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Going Solar Has Never Been Easier Thanks to Google Earth
It just got a whole lot easier to decide whether or not to get solar panels for your roof. Google's Project Sunroof site will help you locate your home, see how much sun it gets on average and what you could save if you purchased panels.
The project was initially launched in 2015, but has become more popular as solar technology gets more affordable. Google uses a combination of Google Maps, Google Earth and machine learning technology to calculate the sun's path to give an accurate account of your solar situation. It then uses industry standard models to tell you the cost benefit analysis of going solar.
The project is still in progress, but 60 million buildings have been analyzed across 50 states. From that information alone, Google was able to calculate that 79 percent of all rooftops could go solar and in Hawaii, Arizona, Nevada and New Mexico, 90 percent of homes are viable. Houston, Texas has the most viability as a whole with an estimated 18,940 gigawatt-hours of solar generation from rooftops per year.
Once homeowners see the potential, they can use the site to see how much they will save on their monthly electricity bill based on typical utility rates in their location, as well as annual savings. The site then tells users how much square footage of solar panels to get and how to finance them.
There's even a function to see what an entire community could save should they collectively decide to go solar. For example, in Fresno, California, 92 percent of the rooftops are viable and if they reached full solar capacity, it would be equivalent to taking 261,000 cars off the road each year or planting 31 million trees.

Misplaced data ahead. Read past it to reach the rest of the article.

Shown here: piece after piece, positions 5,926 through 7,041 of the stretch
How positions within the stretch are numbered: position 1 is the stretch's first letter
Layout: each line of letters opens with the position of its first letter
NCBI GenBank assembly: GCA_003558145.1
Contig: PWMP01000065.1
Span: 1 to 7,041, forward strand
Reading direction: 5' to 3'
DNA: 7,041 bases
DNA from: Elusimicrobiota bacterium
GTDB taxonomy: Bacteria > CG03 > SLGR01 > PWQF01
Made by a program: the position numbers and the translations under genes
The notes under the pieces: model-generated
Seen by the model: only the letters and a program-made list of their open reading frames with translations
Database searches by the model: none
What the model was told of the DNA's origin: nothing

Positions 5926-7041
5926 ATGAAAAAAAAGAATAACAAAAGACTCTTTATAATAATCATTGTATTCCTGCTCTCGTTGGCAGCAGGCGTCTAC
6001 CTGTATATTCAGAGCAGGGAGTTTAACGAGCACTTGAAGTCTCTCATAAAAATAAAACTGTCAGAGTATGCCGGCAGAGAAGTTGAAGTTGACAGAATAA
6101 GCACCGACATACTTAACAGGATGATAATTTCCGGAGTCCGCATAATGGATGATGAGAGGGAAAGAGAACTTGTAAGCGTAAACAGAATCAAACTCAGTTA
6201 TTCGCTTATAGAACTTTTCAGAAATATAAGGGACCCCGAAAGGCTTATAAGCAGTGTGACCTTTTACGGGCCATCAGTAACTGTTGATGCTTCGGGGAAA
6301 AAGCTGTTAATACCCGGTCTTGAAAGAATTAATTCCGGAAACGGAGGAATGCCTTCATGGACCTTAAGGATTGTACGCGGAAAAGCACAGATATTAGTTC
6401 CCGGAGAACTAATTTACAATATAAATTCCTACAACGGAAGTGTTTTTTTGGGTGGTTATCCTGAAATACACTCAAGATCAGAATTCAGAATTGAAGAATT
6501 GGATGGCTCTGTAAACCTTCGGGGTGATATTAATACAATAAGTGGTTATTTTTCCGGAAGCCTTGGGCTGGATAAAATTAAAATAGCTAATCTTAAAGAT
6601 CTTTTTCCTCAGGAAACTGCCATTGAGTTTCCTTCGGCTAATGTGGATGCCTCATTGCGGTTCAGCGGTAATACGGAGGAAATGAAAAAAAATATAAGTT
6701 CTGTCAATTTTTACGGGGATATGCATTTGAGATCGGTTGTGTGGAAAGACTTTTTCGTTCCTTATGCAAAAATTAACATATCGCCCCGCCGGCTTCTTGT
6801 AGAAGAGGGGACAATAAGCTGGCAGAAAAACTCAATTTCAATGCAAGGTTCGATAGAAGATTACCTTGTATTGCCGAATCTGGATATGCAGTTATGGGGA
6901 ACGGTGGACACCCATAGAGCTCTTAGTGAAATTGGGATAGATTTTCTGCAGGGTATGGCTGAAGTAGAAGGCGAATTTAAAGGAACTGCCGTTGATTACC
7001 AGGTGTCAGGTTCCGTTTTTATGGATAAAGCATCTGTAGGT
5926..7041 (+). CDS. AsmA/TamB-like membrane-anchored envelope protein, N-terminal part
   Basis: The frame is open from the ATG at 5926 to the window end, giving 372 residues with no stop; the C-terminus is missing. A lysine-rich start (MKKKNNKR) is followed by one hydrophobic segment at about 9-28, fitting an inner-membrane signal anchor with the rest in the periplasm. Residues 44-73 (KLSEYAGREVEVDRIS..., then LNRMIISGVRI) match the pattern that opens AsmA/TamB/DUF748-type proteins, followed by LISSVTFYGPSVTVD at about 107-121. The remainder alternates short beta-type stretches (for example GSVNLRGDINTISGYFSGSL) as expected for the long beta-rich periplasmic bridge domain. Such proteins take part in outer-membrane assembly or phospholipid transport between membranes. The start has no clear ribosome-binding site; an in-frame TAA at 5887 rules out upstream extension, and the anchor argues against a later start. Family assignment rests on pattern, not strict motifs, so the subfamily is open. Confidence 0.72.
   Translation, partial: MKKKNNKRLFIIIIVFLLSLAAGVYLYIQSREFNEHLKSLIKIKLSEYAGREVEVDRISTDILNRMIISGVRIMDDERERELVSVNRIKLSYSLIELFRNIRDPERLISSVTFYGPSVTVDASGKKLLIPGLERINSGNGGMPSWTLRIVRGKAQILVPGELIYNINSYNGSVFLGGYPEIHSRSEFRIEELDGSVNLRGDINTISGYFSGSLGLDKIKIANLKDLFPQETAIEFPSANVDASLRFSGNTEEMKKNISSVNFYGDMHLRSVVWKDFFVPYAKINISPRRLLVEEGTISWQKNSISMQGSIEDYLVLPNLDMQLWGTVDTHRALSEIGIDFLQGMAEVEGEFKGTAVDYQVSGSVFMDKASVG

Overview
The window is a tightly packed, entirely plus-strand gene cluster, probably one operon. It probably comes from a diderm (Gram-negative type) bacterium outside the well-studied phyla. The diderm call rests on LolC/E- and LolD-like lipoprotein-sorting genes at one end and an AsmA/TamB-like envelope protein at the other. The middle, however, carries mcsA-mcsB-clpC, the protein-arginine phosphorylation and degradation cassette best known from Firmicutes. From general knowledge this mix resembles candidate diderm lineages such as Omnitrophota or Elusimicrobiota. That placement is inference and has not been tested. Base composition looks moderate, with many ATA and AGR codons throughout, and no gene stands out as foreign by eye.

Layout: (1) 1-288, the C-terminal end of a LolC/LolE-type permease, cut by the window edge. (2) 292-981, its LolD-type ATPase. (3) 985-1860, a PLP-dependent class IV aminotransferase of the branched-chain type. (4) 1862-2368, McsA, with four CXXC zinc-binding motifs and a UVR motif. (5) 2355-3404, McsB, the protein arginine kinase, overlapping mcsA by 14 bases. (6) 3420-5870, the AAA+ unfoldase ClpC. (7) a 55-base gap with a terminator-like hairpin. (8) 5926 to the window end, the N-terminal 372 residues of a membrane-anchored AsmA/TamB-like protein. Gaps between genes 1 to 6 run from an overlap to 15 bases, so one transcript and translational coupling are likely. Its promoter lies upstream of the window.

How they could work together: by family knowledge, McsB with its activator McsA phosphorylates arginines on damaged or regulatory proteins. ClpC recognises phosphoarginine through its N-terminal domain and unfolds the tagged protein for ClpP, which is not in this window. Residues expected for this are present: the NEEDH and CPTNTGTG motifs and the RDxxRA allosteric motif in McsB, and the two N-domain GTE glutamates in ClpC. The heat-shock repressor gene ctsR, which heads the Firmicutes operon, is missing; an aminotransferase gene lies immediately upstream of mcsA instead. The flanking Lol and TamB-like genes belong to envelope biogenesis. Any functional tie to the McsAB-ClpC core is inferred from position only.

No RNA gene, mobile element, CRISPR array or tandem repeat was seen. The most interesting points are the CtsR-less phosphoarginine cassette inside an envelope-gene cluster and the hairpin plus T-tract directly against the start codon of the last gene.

It's still a common misconception that solar is too expensive or that an area doesn't get enough sunny days. Now, homeowners can see for themselves what their potential is and make a more conscious decision about where their energy comes from.
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Nestlé cannot claim that its Ice Mountain bottled water brand is an essential public service, according to Michigan's second highest court, which delivered a legal blow to the food and beverage giant in a unanimous decision.
A number of supermarkets across the country have voluntarily issued a recall on sushi, salads and spring rolls distributed by Fuji Food Products due to a possible listeria contamination, as CBS News reported.
If you read a lot of news about the climate crisis, you probably have encountered lots of numbers: We can save hundreds of millions of people from poverty by 2050 by limiting global warming to 1.5 degrees Celsius above pre-industrial levels, but policies currently in place put us on track for a more than three degree increase; sea levels could rise three feet by 2100 if emissions aren't reduced.
Poverty and violence in Central America are major factors driving migration to the United States. But there's another force that's often overlooked: climate change.
Retired Lt. Cmdr. Oliver Leighton Barrett is with the Center for Climate and Security. He says that in Guatemala, Honduras and El Salvador, crime and poor economic conditions have long led to instability.
"And when you combine that with protracted drought," he says, "it's just a stressor that makes everything worse."
Barrett says that with crops failing, many people have fled their homes.
"These folks are leaving not because they're opportunists," he says, "but because they are in survival mode. You have people that are legitimate refugees."
So Barrett supports allocating foreign aid to programs that help people in drought-ridden areas adapt to climate change.
"There are nonprofits that are operating in those countries that have great ideas in terms of teaching farmers to use the land better, to harvest water better, to use different variety of crops that are more resilient to drought conditions," he says. "Those are the kinds of programs I think are needed."
So he says the best way to reduce the number of climate change migrants is to help people thrive in their home countries.
Reporting credit: Deborah Jian Lee / ChavoBart Digital Media.
Reposted with permission from Yale Climate Connections.
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Chris Pratt was called out on social media by Game of Thrones star Jason Momoa after Pratt posted an image "low key flexing" with a single-use plastic water bottle.